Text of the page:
Feared age-related conditions

This potential link between these two diseases had been noted for some time, but in this study researchers devoted considerable effort to overcoming the limitations in their previous work. Firstly, they used a population-based sample of 3,020 people older than 65, so their results were not limited to a particular geographic area or socio-economic segment of society. Secondly, they used hospital records rather than informant reports to quantify cancer diagnoses. This controlled for the risk that people with Alzheimer’s disease may be less likely to report their cancers than those without. And lastly, to ensure that they were not seeing less cancer in Alzheimer’s patients because physicians were less likely to look for cancer in people with dementia, or because people with dementia simply die earlier than those without it and thereby avoid cancer, they also looked at cancer risk among people with vascular dementia. Vascular dementia is not neurodegenerative in origin; rather, it results from brain damage due to vascular pathology.

Refusing Immunizations Increases Risk of Chickenpox in Children

According to a new study published in the journal Archives of Pediatrics & Adolescent Medicine, children of parents who refuse vaccines are over eight times more likely to get chickenpox compared to fully immunized children [1]. The study, funded by the National Institute of Allergy and Infectious Diseases (NIAID), it is the first to assess the relationship between parental vaccine refusal and the risk of chickenpox in children.

Varicella zoster virus (VZV) is a virus of the herpes family that causes chickenpox in children. In adults, the virus can cause both shingles, a painful skin rash characterized by a band of blisters that wrap around the torso from the middle of the back to the chest, and postherpetic neuralgia, persistent nerve pain that occurs after skin rash and blisters heal. VZV or chickenpox is a classic childhood disease and is one of the most commonly refused childhood vaccines due to perceptions by parents and healthcare providers that it is the least severe of all vaccine-preventable diseases. More than 90% of cases occur in children less that 15 years of age, with the highest age-specific incidence occurring during the preschool and kindergarten years (ages 3 – 6) [2]. The varicella vaccine, introduced in the U.S. in 1995, has reduced the incidence of disease and hospitalizations due to chickenpox by 90% [3].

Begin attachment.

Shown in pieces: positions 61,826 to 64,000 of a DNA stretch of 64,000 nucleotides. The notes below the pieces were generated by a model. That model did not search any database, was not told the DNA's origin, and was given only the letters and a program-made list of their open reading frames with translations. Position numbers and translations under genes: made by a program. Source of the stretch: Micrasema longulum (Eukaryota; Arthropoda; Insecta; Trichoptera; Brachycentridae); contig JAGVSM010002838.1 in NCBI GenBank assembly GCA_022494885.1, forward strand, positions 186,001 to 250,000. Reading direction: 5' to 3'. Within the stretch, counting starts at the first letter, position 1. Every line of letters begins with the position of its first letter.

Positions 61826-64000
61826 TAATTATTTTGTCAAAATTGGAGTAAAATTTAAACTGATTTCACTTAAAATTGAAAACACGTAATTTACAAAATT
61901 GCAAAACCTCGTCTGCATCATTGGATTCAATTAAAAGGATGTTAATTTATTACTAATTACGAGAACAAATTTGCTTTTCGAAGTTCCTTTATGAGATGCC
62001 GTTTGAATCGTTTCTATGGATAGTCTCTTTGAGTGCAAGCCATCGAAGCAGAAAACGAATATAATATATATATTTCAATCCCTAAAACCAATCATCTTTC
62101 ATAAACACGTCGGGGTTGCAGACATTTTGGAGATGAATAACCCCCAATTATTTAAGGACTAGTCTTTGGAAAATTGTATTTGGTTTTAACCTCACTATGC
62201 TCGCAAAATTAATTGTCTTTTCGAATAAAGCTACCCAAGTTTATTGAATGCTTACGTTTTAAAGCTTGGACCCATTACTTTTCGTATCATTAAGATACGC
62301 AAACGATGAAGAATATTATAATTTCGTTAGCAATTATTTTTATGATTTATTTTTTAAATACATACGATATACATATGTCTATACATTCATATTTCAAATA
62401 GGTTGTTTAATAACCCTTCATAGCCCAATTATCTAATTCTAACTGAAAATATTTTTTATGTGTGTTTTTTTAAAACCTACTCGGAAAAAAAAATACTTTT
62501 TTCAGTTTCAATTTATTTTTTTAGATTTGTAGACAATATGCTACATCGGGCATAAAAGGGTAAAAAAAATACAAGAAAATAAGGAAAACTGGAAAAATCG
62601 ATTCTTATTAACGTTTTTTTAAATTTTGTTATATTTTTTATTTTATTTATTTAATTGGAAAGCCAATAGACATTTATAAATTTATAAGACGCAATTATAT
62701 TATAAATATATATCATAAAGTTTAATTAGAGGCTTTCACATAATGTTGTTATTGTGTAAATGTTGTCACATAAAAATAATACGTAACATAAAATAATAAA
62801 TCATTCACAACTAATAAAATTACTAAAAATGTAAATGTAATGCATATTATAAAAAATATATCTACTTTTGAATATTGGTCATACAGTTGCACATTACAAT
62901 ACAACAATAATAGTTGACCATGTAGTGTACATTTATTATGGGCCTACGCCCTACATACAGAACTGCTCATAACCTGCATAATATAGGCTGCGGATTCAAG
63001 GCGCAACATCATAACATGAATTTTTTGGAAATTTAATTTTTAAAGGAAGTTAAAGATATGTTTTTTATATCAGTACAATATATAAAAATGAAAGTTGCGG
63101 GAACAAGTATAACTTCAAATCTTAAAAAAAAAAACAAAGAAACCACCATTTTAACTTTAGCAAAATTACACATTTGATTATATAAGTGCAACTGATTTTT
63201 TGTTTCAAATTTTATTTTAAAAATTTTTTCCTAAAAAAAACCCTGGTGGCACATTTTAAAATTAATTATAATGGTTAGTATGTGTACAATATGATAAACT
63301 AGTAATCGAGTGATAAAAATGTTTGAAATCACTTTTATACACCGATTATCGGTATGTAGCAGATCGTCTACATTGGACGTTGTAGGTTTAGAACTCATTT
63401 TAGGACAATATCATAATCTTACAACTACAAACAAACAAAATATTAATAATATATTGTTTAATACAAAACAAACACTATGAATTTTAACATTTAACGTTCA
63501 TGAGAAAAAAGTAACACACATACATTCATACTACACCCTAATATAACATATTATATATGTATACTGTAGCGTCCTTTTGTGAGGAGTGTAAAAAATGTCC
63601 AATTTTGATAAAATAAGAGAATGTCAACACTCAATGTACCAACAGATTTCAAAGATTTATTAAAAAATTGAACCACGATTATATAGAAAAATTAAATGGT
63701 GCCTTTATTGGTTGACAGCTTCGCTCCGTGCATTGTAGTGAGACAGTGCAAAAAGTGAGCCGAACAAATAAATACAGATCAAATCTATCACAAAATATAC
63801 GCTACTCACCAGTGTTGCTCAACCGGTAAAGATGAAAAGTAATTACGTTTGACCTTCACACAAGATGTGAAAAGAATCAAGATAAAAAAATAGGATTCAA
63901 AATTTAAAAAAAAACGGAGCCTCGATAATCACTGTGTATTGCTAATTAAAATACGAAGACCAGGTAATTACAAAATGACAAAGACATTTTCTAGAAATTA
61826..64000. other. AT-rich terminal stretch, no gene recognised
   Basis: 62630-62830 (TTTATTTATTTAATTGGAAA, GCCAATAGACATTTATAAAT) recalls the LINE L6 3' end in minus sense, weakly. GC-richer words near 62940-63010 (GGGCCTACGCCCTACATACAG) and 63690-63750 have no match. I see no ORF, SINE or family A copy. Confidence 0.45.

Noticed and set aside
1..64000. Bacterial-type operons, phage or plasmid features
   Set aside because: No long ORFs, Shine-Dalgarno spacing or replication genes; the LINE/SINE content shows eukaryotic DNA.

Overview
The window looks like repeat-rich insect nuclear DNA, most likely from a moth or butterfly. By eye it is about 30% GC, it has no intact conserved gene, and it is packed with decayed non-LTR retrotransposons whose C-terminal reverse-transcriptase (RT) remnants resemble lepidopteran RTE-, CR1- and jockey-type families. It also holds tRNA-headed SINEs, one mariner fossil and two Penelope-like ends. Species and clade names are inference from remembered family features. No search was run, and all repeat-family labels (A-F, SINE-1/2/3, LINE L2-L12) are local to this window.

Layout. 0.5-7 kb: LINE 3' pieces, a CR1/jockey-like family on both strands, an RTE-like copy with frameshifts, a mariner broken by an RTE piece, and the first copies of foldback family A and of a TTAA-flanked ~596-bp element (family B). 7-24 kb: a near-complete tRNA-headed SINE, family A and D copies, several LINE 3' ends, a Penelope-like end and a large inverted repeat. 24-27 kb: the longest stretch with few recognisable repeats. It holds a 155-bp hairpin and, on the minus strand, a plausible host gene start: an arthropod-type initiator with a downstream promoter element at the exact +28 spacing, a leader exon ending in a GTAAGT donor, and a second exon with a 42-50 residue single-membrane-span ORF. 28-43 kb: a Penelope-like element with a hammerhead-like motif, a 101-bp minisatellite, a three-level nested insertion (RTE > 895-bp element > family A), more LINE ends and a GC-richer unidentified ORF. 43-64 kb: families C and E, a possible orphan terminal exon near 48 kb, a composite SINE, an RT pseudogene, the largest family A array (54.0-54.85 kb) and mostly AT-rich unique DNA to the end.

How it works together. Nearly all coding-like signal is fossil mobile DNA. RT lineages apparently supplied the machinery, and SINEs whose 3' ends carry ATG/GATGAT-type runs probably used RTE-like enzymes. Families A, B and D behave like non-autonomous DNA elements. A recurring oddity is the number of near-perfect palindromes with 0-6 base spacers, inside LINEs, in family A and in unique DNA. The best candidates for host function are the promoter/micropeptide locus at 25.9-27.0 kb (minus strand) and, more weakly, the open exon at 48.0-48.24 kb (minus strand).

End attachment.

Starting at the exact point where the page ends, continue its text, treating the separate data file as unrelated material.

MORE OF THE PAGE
To establish the relationship between refusing vaccination and the risk of VZV infection, researchers used electronic health records of more than 86,000 children who were members of Kaiser Permanente, an integrated managed care organization, in Colorado between 1998 and 2008 to examine data on both vaccination and disease status.

They identified 343 patients with an ICD-9 (International Classification of Diseases, 9th Revision) diagnostic code of varicella infection. Patients were excluded if they met any of the following criteria:

  • a history of varicella illness rather than acute infection
  • diagnosis within 14 days of varicella vaccination
  • diagnosis by telephone only
  • reason for lack of vaccination not documented in the medical records
  • medical contraindications to varicella vaccination

Thus, 133 of the 343 patients were clinically diagnosed with varicella vaccination and evaluated further. Each case was matched by age, sex and length of healthcare enrollment to 4 randomly selected controls; 39 children were excluded from this control population because they did not have immunization records. Thus, the final control population consisted of 493 children.

Among the 133 cases, seven patients (5%) had parents who refused all varicella immunizations compared to 3 (0.6%) among the controls. Parental refusal of varicella vaccination was strongly associated with medical record-verified varicella illness, resulting in an increased risk of chickenpox requiring medical care (odds ratio, 8.6) compared with children who were vaccinated. This means that children whose parents refuse varicella vaccination were 8.6 times more likely to get chickenpox compared to fully immunized children.